SIMON HARPER MSc CBP (Distinction) PG Dip BA (Hons) BABCP Accredited



"Meanings are not determined by situations, but we determine ourselves by the meanings we give to situations" Alfred Adler

Cognitive Behavioural Therapy ( CBT ) aims to modify thinking processes in order to enable emotions, behaviours and the underlying problem to change. It would though be wrong to assume that CBT focuses only on thoughts, as the most important element is working with emotion. Examining thoughts helps to access the emotion. Beck, the founder of Cognitive Therapy stated long ago that emotion is the key to successful therapy.

The aim of CBT is to understand your problems in a highly individualised way, so we can assess how an event is being appraised and why you feel like you do. The link between thoughts, emotions and behaviours is examined, with particular focus on core beliefs, i.e. what you believe about yourself, others and the world.

So, does CBT work? Well, there is strong evidence for CBT and in 2001 a document was produced by the Department of Health entitled 'Treatment choice in psychological therapies and counselling: Evidence-based practice guidelines' in which over 325 clinical trials of CBT were itemised. CBT was found to be especially helpful for depression and certain anxiety disorders.

Different techniques or interventions are selected depending on what problems you bring to therapy. Recently, with the introduction of the 'third wave', there are now even more techniques to choose from. Mindfulness and acceptance strategies emphasise changing the relationship to our thoughts rather than trying to change or challenge a thought. I have also trained in Mindfulness Based Cognitive Therapy ( MBCT ) and Acceptance & Commitment Therapy ( ACT ). I am a professional member of the Association for Contextual Behavioral Science ( ACBS ).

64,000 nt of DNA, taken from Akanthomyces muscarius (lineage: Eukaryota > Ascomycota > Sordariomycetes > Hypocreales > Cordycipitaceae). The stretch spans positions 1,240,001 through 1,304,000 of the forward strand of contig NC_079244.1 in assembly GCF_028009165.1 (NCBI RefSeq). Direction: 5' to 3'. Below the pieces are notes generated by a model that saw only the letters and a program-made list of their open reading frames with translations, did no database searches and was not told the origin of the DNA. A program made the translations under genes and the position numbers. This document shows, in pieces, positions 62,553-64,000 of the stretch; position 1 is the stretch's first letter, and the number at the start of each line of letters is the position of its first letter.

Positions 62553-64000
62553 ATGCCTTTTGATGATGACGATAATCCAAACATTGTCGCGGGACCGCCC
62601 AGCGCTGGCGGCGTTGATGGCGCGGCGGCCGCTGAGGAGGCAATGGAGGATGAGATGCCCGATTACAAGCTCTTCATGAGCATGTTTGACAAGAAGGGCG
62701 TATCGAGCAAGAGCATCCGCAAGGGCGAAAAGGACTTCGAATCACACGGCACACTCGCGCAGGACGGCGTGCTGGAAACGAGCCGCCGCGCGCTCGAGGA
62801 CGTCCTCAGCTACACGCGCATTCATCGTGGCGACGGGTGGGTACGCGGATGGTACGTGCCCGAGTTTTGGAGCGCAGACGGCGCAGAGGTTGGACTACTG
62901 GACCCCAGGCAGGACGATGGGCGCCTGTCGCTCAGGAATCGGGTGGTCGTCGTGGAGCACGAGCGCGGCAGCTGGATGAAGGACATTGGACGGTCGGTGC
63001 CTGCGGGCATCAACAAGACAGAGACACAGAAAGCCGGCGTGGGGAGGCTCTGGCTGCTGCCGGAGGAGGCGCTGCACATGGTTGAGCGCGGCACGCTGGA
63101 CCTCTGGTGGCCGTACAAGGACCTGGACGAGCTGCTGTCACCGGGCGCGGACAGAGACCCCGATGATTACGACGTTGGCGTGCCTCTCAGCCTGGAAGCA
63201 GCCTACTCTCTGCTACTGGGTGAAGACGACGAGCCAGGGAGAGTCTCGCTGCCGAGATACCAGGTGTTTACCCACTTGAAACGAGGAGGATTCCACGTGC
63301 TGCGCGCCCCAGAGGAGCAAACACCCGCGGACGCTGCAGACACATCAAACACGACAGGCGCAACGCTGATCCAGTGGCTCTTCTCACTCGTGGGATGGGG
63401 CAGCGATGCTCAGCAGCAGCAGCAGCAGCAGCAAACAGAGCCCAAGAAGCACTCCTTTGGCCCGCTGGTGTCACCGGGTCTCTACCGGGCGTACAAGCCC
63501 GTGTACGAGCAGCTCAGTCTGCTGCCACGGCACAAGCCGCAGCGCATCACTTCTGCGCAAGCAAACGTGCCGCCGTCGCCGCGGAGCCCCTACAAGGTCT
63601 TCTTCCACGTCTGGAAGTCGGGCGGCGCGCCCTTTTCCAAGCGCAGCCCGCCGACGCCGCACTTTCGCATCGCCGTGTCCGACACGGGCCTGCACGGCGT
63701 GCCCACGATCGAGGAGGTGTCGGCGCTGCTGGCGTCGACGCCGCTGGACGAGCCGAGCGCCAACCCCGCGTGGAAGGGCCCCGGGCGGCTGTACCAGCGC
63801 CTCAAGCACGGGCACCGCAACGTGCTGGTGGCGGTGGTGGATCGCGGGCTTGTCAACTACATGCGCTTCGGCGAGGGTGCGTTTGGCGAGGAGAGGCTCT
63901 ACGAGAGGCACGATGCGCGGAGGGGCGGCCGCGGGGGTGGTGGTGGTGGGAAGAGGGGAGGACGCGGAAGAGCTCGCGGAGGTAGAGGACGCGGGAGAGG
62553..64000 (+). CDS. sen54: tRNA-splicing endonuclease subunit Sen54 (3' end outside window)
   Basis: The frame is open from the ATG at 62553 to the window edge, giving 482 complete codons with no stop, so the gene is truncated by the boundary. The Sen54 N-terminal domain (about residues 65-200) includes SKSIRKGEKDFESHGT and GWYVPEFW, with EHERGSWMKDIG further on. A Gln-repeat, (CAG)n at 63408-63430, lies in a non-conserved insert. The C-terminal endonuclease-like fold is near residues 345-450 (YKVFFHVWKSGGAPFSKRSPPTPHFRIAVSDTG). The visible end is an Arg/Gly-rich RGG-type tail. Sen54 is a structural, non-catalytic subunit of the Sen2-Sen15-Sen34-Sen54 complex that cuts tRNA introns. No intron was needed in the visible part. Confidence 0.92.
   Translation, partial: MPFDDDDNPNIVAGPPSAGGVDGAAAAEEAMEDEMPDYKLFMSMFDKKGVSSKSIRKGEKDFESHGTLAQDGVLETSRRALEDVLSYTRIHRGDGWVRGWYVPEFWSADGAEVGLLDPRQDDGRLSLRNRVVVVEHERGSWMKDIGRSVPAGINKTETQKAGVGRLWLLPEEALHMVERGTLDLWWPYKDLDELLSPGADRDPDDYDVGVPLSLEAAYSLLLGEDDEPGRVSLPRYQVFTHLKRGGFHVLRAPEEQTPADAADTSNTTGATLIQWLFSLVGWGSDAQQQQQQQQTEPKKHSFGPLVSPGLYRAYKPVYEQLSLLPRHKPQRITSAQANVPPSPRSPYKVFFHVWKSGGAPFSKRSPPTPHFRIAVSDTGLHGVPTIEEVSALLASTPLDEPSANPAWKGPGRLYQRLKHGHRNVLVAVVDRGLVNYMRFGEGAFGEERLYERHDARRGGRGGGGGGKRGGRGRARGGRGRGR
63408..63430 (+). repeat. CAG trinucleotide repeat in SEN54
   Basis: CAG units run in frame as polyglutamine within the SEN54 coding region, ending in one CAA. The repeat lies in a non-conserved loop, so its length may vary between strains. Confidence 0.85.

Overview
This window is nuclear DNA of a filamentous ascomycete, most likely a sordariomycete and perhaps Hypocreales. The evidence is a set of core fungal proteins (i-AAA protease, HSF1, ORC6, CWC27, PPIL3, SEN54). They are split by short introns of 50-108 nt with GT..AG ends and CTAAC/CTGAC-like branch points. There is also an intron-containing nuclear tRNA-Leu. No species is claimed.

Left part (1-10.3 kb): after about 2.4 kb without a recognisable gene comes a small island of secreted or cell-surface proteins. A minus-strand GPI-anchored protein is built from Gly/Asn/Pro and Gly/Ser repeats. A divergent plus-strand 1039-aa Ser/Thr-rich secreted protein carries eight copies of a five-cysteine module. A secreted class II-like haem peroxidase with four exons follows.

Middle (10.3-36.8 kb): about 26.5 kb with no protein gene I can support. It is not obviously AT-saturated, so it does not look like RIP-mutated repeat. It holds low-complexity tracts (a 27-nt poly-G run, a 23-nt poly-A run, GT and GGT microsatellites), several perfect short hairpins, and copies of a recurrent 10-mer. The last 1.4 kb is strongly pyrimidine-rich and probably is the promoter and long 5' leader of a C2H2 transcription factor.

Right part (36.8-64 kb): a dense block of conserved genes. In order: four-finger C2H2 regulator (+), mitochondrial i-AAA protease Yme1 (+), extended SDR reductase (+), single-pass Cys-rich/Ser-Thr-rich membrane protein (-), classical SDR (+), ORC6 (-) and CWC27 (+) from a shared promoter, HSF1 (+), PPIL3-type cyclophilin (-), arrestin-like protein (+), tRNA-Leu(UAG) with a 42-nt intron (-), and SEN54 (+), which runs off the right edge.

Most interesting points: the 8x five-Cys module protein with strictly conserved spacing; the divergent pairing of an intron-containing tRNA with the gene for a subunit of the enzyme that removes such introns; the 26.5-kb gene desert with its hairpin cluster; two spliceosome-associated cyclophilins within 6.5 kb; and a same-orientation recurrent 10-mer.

Lastly, the advent of Emotion-Focused Cognitive Therapy ( EFCT ) has seen a profound shift where emotion is central to the process of change ( Power 2010 ). Trauma expert Van der Kolk states that one of the most important issues in psychotherapy is learning to tolerate, approach, befriend and nurture one's deepest emotions. 


  • Alcohol or substance abuse
  • Anger issues
  • Anxiety disorders
  • Assertiveness issues
  • Body dysmorphic disorder
  • Childhood sexual abuse ( CSA )
  • Complex trauma
  • Depression
  • Eating disorders
  • Low self-esteem
  • Obsessive compulsive disorder ( OCD )
  • Panic disorder
  • Perfectionism
  • Phobias
  • Post traumatic stress disorder ( PTSD )
  • Relationship issues
  • Self harm
  • Sleep problems
  • Social anxiety
  • Stress
  • Worry


"Thank you so much for your help and support over the past year. It seems mad that I had a whole lifetime of misery and within a year I'm better. You have enabled me to become the 'real' me at last and I know from your support, I am now able to be content with myself. I know that this will not only be beneficial to me but also for my family. I know you say I did the work, but me doing this was only possible because I had your help and support." - Stacey